If you are looking for a fun learning station, you can modify this activity to be a two person independent preposition practice center. Have two seats separated by a large piece of cardboard with the same materials on either side of the barrier. One student positions the facial features and tells the other person where they are putting them. The second person does the same on his face without commenting. Once the first face is complete and the second student has followed all the directions, students compare their faces to see if they look the same.
Police Line: Do Not Cross
If you have the room and enough time to prepare this activity, it’s sure to be one your students will remember. Create a crime scene in your classroom, and challenge your students to solve the crime. Start by thinking of a silly crime that could have been committed in your classroom. Then stage the scene complete with several clues. For example, if your fictional crime is a bear stole the students’ lunch boxes, have bear prints, turned out lunch bags, claw marks, an open refrigerator, etc. set up in a small corner of your room. Tape it off so your students cannot disturb it. When your students arrive in class, have them look at the crime scene. As they do, they should note any clues they see and where those clues are. These notes should be in complete sentences use prepositions to describe the location of each clue. If you like, have students share their theories in a written “police report” which also includes the clues they saw, or have volunteers offer their observations and speculate on the perpetrator and crime.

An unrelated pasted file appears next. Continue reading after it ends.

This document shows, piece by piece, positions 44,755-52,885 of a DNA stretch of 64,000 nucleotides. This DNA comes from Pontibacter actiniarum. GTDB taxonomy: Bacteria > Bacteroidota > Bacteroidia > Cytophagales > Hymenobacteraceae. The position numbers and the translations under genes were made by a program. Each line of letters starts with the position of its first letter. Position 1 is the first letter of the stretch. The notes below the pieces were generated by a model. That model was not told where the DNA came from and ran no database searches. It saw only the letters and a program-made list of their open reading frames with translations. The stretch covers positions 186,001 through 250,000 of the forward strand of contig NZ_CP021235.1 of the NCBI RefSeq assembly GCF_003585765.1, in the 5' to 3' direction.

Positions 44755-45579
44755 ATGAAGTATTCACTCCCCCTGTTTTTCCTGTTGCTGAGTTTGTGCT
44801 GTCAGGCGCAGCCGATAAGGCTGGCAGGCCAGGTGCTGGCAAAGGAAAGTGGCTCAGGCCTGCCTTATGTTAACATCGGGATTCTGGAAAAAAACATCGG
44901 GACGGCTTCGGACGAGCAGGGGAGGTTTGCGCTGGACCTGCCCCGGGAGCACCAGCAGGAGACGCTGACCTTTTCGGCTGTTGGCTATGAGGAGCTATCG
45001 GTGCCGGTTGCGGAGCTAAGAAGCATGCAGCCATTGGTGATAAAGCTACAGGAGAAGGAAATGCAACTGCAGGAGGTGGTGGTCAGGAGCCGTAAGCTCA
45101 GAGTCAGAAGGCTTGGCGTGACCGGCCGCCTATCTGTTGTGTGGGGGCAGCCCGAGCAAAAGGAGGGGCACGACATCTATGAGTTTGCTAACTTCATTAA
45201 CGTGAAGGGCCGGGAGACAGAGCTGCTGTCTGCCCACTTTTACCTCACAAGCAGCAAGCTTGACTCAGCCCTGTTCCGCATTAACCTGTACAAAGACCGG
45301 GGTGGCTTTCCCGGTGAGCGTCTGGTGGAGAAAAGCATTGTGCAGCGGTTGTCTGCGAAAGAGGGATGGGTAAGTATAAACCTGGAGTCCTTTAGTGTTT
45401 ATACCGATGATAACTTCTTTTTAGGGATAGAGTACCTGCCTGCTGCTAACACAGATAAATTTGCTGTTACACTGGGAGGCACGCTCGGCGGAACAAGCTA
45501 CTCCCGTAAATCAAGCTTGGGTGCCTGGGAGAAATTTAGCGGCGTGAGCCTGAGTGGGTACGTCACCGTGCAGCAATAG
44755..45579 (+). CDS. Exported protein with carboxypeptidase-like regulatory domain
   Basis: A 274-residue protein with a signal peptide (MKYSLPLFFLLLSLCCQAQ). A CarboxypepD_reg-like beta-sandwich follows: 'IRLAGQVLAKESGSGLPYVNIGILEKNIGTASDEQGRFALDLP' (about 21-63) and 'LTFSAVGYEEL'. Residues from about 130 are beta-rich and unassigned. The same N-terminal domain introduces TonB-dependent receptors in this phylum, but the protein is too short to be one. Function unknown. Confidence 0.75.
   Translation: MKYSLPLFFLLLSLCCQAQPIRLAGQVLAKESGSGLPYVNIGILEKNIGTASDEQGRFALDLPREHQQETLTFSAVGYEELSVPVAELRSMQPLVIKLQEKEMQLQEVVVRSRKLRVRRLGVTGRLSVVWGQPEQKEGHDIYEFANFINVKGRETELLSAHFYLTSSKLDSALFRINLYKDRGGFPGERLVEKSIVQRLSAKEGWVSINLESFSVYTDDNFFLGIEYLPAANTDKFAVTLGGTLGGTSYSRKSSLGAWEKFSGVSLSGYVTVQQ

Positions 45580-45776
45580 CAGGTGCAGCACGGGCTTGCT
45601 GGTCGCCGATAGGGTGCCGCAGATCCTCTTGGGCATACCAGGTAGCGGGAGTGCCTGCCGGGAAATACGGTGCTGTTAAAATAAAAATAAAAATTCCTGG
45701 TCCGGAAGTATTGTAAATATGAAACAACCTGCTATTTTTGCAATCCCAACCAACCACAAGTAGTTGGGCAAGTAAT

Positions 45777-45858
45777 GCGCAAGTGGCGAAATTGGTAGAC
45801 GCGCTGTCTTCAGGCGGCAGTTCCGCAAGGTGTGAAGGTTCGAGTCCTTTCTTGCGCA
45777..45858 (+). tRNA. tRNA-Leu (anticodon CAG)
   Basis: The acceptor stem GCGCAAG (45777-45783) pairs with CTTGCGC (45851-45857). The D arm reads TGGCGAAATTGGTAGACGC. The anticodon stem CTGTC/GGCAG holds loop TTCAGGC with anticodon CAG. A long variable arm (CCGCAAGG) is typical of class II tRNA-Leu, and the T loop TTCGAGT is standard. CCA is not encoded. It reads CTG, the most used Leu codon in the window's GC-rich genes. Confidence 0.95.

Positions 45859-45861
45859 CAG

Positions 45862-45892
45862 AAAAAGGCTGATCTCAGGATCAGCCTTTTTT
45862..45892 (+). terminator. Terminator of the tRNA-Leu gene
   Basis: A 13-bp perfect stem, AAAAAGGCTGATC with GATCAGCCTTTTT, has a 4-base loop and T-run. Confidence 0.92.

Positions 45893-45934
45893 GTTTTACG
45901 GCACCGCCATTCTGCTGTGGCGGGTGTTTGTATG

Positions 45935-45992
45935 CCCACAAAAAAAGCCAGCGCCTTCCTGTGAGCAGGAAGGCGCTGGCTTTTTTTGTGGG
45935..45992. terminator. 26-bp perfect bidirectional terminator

Not every preposition activity has to be as complicated as the crime scene. This activity requires no preparation and lets pairs of students practice using prepositions in their spoken language (though you may want to demonstrate the activity for your students before you have them work independently). Pair two students together and have them draw a simple scene – a bedroom, a meadow with a tree, a car – anything will work, and stick figures are perfectly legitimate. Then give the pair a sheet of stickers which they will add to their pictures. Students take turns adding one sticker at a time and telling a story as they do. Every time a student places a sticker on the page, she should use a preposition to say where it is and how it fits into the story. For example, if I started with a picture of a house, I might place a dog sticker in the living room and say, “The dog likes laying in front of the fire.” Then my partner might add a cat sticker behind the dog and say, “The cat sneaks up behind the dog. She is going to scare him.” The story and the stickers continue until all the stickers are on the page and the story is complete. If you want to extend the activity, have each person write out as much of their story as they can remember after all the stickers have been placed.
Prepositions will always be part of the ESL curriculum.
These unusual activities will let your students have a good time while they continue to develop their English skills and practice propositions at the same time.
What are your most unique preposition teaching activities?